This will be a walkthrough of Etsy’s, still in progress, journey from a shared manual test team to a more self-service functional/UI automation system. It’s a tale of endeavoring to continue to deliver products with high quality through company restructuring and lots of organizational change.

During her first year at Etsy, Christian went from being a very people-centric QA Manager to a more hands-on technical lead. The transition was very eye-opening. Many other companies are endeavoring to make a similar change. She learned some important lessons along the way that seem useful regardless of whether one’s product quality system is manual or fully automated.

Topics covered will include quality metrics, code coverage, various types of automated testing, postmortems, post-launch incident monitoring and reporting, consumer sentiment, and retrospectives.

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Rated 4

Brian Sanders at 11:05 on 31 May 2018

Great first conference talk! Very relatable story of the evolution of a team's role within an evolving company.

There was a lot of exposition up front (and some inside baseball terms that took a few moments to comprehend), but Christian really hit her stride once she got into what Etsy is doing *now*, which is really the meat of the talk; may be worth streamlining the background into more of a story (e.g. "so here's what we were doing (at a high level), then the restructuring happened, and that forced us to really get creative — here's how we tackled it.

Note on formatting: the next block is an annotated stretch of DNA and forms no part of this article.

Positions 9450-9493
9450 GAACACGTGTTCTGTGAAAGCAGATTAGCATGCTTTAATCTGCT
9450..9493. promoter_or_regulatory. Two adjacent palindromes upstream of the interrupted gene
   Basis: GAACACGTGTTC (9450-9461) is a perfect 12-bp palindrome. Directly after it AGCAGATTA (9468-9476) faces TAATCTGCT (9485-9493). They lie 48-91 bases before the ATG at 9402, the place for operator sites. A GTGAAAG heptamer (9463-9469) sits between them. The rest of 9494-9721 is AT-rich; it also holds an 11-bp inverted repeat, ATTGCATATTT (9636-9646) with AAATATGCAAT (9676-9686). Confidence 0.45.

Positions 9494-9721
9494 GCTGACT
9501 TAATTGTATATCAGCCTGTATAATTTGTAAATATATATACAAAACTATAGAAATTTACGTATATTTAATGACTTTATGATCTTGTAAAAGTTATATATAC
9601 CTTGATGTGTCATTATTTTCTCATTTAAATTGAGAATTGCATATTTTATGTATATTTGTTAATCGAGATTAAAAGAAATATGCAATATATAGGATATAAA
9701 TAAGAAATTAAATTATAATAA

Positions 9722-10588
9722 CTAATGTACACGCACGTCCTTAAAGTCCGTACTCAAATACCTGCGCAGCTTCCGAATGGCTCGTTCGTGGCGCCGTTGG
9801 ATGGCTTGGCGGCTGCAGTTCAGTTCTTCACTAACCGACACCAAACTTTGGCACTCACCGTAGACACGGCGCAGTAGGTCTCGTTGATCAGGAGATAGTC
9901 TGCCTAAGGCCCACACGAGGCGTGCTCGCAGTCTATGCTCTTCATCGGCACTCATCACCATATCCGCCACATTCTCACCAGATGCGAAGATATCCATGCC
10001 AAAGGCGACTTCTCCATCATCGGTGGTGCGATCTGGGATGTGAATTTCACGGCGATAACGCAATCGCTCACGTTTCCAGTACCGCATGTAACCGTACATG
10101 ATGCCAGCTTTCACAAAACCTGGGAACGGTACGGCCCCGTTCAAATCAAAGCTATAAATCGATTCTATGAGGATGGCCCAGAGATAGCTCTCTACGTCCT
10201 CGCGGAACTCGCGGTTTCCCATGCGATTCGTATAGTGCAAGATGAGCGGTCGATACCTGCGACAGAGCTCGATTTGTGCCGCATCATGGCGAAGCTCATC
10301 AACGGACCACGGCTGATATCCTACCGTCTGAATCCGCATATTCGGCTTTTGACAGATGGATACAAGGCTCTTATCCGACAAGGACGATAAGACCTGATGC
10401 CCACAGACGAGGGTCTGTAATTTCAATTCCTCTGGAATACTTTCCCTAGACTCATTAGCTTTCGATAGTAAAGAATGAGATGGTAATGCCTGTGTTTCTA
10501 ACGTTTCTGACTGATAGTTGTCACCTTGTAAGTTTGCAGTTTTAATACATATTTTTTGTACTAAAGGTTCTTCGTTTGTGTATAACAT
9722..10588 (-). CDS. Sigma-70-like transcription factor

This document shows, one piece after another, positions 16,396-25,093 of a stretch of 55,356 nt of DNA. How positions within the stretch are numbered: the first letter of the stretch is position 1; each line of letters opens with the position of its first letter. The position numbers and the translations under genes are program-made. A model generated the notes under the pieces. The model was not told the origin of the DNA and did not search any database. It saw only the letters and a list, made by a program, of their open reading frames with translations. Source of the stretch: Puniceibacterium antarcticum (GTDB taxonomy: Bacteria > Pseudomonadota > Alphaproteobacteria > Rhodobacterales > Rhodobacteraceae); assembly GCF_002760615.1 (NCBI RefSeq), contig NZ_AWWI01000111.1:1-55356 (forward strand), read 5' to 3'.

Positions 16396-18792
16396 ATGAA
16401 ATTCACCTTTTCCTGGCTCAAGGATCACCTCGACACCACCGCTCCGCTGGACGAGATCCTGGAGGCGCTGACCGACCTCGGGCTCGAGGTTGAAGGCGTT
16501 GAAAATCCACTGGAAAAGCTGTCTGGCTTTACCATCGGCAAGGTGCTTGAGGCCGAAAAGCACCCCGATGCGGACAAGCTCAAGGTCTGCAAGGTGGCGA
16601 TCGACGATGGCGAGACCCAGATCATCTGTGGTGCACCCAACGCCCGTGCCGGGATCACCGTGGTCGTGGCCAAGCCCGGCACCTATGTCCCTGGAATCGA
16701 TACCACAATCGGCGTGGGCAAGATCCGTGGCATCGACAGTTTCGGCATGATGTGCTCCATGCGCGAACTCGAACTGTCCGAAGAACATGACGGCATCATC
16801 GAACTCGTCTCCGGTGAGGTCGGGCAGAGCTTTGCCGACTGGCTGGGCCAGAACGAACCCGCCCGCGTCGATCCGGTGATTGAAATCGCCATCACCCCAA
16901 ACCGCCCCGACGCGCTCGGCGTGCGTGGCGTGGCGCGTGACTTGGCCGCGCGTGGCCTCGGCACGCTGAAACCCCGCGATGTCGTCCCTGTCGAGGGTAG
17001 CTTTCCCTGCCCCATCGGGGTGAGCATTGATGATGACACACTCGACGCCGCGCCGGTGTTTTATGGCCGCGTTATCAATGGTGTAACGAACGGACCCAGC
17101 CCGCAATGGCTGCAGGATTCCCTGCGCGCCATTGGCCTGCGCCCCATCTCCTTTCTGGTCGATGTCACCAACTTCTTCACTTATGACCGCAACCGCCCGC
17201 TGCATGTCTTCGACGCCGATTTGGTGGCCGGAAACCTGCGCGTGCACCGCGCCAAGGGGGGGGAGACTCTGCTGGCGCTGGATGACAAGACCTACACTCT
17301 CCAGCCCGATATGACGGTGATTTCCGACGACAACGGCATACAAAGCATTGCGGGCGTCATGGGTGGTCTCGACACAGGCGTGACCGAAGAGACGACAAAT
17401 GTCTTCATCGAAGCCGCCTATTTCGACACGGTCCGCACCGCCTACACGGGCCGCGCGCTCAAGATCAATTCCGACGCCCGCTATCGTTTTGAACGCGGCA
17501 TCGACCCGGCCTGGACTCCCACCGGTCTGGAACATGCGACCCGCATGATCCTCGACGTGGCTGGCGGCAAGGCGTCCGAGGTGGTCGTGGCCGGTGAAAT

Overall, a really great first conference talk that's full of both empathy and technical details.

Rated 4

John Wong at 16:12 on 31 May 2018

It is great to hear how their team is working. Thanks.

Rated 4

Betsy Gamrat at 14:26 on 1 Jun 2018

This was a great discussion of how to adapt an organization to major changes while retaining the focus on the core objective - testing all the things. Thank you

Rated 4

Dave Liddament at 17:29 on 5 Jun 2018

A great first conference talk. Christian clearly had a passion for the topic and that showed in the delivery.

My suggestion for improvement would be to shorten the introduction and spend more time on the lessons learned.

Great talk and I look forward to seeing you speak at another conference soon.